Most academics and consultants who study online advertising estimate that 10% to 15% of ad clicks are fake, representing roughly $1 billion in annual billings. Usually the search engines divide these proceeds with several players: First, there are intermediaries known as “domain parking” companies, to which the search engines redistribute their ads. Domain parkers host “parked” Web sites, many of which are those dummy sites containing only ads. Cheats who own parked sites obtain search-engine ads from the domain parkers and arrange for the ads to be clicked on, triggering bills to advertisers. In all, $300 million to $500 million a year could be flowing to the click-fraud industry.
Law enforcement has only lately started focusing on the threat. A cybercrime unit led by the FBI and U.S. Postal Inspection Service just last month assigned two analysts to examine whether federal laws are being violated. The FBI acted after noticing suspected cybercriminals discussing click fraud in chat rooms. The staff of the Senate Judiciary Committee has launched its own informal probe.
Many advertisers, meanwhile, are starting to get antsy. Google and Yahoo have each settled a class action filed by marketers. In late September a coalition of such major brands as Expedia Inc.’s Expedia.com travel site and mortgage broker LendingTree is planning to go public with its mounting unease over click fraud, BusinessWeek has learned. The companies intend to form a group to share information and pressure Google and Yahoo to be more forthcoming. “You can’t blame the advertisers for being suspicious,” says Robert Pettee, search marketing manager for LendingTree, based in Charlotte, N.C. “If it’s your money that’s going out the door, you need to be asking questions.” He says that up to 15% of the clicks on his company’s ads are bogus.
In June, researcher Outsell Inc. released a blind survey of 407 advertisers, 37% of which said they had reduced or were planning to reduce their pay-per-click budgets because of fraud concerns. “The click fraud and bad sites are driving people away,” says Fleischmann. He’s trimming his online ad budget by 15% this year.
Google and Yahoo insist there’s no reason to fret. They say they use sophisticated algorithms and intelligence from advertisers to identify the vast majority of fake clicks. But the big search engines won’t disclose the specifics of their methods, saying illicit clickers would exploit the information.
Some people who have worked in the industry say that as long as Google and Yahoo distribute ads to nearly anyone with a rudimentary Web site, fraud will continue. “Advertisers should be concerned,” says a former Yahoo manager who requested anonymity. “A well-executed click-fraud attack is nearly impossible, if not impossible, to detect.”
ALTHOUGH 5 FEET 6 AND 135 POUNDS, Marty Fleischmann is no one to push around. He barked orders at much bigger oarsmen while serving as coxswain on the varsity crew team at Yale in the mid-1980s. His shyness deficit surfaced again when he later played the role of Jerry Seinfeld in the student follies at Wharton. Married and the father of three children, he tends to pepper his conversation with jargon about incentives and efficiencies.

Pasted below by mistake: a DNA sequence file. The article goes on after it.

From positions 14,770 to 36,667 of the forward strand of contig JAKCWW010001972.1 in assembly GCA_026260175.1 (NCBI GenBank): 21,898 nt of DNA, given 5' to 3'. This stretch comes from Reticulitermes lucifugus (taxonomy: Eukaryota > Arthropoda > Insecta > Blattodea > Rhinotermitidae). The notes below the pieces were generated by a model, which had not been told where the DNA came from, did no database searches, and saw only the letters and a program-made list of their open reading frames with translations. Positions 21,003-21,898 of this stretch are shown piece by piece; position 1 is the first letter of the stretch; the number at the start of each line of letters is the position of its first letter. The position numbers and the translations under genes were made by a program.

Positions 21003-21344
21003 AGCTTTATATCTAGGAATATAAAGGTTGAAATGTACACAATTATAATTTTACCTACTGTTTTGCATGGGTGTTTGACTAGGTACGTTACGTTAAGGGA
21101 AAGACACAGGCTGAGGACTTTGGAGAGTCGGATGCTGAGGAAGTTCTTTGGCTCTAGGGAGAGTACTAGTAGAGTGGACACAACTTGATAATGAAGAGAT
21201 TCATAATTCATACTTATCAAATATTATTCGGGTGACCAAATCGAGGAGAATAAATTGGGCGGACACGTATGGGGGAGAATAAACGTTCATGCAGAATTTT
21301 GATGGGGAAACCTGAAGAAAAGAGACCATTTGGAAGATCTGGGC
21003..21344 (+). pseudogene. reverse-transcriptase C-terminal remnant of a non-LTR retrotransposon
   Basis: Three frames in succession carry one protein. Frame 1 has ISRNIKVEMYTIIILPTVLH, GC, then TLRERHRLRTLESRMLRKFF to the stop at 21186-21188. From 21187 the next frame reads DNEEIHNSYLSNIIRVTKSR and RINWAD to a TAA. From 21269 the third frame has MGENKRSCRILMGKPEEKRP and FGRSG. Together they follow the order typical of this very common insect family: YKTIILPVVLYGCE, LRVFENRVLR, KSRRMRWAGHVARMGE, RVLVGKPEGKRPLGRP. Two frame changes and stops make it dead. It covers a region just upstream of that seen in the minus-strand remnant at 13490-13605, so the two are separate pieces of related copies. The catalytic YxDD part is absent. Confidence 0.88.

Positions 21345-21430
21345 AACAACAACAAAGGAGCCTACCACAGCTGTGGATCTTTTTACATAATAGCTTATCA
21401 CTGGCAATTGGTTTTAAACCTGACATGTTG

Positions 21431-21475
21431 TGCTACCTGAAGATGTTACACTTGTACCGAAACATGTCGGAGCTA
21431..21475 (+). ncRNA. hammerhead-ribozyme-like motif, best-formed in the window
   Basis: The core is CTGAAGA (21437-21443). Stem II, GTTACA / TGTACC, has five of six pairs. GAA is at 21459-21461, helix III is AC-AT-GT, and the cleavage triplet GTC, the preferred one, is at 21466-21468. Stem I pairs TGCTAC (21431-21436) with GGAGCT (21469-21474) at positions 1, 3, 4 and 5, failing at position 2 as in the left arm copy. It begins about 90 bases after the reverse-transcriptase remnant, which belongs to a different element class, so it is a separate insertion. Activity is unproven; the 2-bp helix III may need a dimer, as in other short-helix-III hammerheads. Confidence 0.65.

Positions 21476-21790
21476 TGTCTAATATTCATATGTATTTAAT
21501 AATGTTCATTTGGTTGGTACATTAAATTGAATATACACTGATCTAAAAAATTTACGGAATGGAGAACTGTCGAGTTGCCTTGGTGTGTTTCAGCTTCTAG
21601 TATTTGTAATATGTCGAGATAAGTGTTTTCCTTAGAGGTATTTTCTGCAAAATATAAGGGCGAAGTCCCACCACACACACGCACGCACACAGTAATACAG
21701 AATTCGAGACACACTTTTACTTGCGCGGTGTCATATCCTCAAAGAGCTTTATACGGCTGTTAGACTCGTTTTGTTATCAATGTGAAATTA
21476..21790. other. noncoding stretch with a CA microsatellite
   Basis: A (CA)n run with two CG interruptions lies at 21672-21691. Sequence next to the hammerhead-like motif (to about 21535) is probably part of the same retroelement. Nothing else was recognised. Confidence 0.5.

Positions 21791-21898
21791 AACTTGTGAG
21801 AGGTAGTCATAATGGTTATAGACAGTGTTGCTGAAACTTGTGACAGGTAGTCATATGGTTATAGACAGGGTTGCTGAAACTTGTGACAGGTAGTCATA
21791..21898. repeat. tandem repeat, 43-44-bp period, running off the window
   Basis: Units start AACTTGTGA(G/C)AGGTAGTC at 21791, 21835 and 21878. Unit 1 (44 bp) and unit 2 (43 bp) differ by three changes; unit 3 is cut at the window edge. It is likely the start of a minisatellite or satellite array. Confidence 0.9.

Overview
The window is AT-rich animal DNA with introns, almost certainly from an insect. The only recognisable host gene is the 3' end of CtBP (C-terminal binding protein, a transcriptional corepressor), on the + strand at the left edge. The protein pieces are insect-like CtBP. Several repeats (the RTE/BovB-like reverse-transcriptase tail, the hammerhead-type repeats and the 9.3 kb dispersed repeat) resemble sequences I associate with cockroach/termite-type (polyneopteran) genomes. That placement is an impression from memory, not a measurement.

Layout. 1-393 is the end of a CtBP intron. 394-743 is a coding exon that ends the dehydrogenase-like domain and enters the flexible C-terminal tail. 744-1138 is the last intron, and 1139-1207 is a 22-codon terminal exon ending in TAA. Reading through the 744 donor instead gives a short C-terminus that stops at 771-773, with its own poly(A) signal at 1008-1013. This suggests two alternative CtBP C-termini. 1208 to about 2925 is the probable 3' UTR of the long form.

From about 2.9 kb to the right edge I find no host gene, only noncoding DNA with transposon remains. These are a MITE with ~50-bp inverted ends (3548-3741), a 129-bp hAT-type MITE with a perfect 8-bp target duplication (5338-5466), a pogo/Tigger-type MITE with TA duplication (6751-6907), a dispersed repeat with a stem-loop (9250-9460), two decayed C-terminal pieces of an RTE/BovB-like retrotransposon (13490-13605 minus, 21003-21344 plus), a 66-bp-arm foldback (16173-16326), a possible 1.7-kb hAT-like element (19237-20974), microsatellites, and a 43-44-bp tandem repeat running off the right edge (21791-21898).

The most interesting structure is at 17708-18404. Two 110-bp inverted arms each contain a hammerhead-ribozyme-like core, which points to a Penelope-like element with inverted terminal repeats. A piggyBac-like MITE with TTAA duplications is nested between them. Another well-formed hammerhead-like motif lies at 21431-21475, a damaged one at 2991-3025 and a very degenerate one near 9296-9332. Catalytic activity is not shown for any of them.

Before he and partner Michael Levy co-founded their financial-information company in 1999, Fleischmann worked in Atlanta at the management consulting firm A.T. Kearney Inc., advising major corporations in the shipping and pharmaceutical industries. One lesson he says he learned is that big companies are loath to cut off any steady source of revenue. Google and Yahoo are no different, he argues.
That cynicism several years ago contributed to MostChoice’s assigning an in-house programmer to design a system for analyzing every click on a company ad: the Web page where the ad appeared, the clicker’s country, the length of the clicker’s visit to MostChoice’s site, and whether the visitor became a customer. Few companies go to such lengths, let alone companies with only 30 employees and revenue last year of just $6.4 million.
To Fleischmann, the validity of his clicks, for which he pays up to $8 apiece, has become an obsession. Every day he pores over fresh spreadsheets of click analysis. “I told Yahoo years ago,” he says, “‘If this was costing you money instead of making you money, you would have stopped this.”‘
Google, he says, does a better job than Yahoo of screening for fraud. But neither adequately protects marketers, he argues. Until March, 2005, Google, based in Mountain View, Calif., charged advertisers twice for “double clicks,” meaning those occasions when a user unnecessarily clicks twice in quick succession on an ad. Confirming this, Google’s Ghosemajumder says that before the company made the change, it felt it had to focus “on issues of malicious behavior,” though now it identifies double clicks and bills for only one.
Fleischmann’s daily immersion in click statistics fuels his indignation. How, he wants to know, did he receive traffic this summer from PCs in South Korea which are clicking on insurance1472.com and insurance060.com? The only content on these identical sites — and five other clones with similar names — are lists of Yahoo ads, which occasionally have included MostChoice promotions. Fleischmann’s spreadsheets revealed, not surprisingly, that all of the suspected Korean clickers left his site in a matter of seconds, and none became customers. The two individuals registered as owning the mysterious insurance sites are based in South Korea. They didn’t respond to requests for comment, and most of the sites disappeared in late summer, after MostChoice challenged Yahoo about them.
Fleischmann, like most other advertisers, has agreed to let Google and Yahoo recycle his ads on affiliated sites. The search engines describe these affiliates in glowing terms. A Google “help” page entitled “Where will my ads appear?” mentions such brand names as AOL.com (TWX ) and the Web site of The New York Times. Left unmentioned are the parked Web sites filled exclusively with ads and sometimes associated with click-fraud rings.